We're definitely doing it again - this time Dan's job will be a lot less time consuming because he's familiar with Obj-C now, and he can reuse a lot of the code he wrote for The Artifacts. Each page has an average of 1000 lines of code - he'll definitely want to recycle! But my job isn't proving to be any faster. If anything, I've only gotten slower, as I aim to improve. So while Dan's waiting on me to send him artwork, he's working on his own project. Something about bugs for kids.
Q. What is your background in art?
Not much! I took a lot of art through high school and I did get my best marks in art, but I couldn't see a way to make a living out of it. And the fine arts candidates seemed way too cool for me. So I spent my twenties doing other stuff, dabbling in art only in my spare time. Until recently, painting and drawing felt like a gratuitous waste of time. I felt the same way about reading novels in my twenties, and I regret that now. I should not have felt guilty about "wasting time" doing the things I love, because every single thing I did, from dabbling in digital scrapbooking to participating in Illustration Friday to writing short stories to reading great books has helped me to create The Artifacts.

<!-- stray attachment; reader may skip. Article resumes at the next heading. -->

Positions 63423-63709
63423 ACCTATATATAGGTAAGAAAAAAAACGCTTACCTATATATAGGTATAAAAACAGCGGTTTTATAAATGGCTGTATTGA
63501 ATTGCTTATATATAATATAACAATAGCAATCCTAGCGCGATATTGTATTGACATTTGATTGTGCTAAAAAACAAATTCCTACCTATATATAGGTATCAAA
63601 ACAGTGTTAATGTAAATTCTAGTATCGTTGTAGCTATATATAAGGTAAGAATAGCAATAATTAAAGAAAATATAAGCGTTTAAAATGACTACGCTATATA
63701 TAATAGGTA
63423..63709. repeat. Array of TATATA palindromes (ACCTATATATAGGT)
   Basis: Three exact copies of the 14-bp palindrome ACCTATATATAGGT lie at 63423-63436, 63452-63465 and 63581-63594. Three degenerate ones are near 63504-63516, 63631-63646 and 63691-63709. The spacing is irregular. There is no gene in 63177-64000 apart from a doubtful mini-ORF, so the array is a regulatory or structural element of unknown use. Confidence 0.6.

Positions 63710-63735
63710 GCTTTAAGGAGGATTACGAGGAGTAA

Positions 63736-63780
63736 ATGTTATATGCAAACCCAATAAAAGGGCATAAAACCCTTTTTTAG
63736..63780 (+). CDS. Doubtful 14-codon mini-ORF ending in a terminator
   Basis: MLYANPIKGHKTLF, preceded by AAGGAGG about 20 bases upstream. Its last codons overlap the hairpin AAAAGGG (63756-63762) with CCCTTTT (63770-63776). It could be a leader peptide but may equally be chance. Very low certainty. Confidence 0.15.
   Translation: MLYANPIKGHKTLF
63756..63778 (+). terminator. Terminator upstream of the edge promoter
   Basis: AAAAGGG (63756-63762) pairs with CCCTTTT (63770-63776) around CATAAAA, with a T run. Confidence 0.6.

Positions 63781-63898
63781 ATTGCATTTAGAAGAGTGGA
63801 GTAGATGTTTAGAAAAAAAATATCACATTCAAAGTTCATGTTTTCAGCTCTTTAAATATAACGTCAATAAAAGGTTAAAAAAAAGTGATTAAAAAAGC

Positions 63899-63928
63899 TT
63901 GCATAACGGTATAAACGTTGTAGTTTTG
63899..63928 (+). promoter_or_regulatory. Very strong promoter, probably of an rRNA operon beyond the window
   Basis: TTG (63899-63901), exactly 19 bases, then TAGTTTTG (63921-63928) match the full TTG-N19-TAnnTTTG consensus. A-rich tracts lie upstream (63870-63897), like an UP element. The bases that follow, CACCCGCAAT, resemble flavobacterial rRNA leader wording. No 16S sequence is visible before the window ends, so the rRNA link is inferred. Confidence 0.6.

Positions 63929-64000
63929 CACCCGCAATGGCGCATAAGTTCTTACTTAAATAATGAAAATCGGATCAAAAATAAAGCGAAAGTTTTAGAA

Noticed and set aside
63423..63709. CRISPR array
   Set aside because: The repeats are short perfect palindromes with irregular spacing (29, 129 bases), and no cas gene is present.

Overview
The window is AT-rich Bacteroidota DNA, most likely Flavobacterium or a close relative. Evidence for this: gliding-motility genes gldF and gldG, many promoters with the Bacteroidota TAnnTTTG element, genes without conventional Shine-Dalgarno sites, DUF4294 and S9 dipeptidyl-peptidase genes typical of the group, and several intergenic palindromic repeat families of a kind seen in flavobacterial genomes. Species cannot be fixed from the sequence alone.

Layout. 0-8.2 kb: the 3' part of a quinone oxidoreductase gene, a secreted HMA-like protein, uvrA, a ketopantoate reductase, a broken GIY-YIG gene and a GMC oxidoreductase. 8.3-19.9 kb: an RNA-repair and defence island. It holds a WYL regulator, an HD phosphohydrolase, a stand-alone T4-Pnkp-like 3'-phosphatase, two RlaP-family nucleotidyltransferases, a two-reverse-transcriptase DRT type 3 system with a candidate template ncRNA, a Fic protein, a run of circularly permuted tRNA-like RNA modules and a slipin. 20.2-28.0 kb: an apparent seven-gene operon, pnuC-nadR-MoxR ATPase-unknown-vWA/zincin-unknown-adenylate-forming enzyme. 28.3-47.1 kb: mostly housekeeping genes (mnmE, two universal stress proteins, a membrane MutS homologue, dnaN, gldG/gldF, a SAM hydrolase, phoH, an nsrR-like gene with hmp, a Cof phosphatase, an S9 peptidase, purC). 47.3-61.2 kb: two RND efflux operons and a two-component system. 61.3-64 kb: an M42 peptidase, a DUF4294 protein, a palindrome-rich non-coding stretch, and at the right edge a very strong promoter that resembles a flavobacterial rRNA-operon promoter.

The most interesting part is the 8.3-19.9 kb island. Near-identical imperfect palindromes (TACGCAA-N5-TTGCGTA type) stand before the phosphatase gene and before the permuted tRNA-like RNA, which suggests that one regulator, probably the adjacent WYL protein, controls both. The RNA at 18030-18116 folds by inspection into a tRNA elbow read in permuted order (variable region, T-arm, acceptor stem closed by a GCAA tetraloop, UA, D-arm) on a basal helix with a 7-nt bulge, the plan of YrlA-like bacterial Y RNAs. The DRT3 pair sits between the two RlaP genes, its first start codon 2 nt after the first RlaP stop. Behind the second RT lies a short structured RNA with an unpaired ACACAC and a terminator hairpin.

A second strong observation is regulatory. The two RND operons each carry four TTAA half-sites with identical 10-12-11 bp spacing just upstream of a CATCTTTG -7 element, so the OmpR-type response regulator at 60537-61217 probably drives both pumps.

Q. What software did you use to make The Artifacts?
I used Artrage Studio Pro. I watched tutorials online, read the Artrage forum for tips, and most embarrassingly, I even read the user manual from start to finish. It was a surprisingly good read.
In addition, I used GIMP to achieve a few things that can't be done easily in Artrage: gradients, resizing, white to alpha, that sort of thing. If money were no object I'd be using Photoshop and Corel Painter, but to be honest, I've kind of fallen in love with Artrage now. It's an impressively powerful piece of software for its price. It's easy to fall into the trap of thinking that if only your tools were better then you'd be creating better art. Naturally, this isn't the case.
|The fireflies follow your fingers as you move them|
around the screen.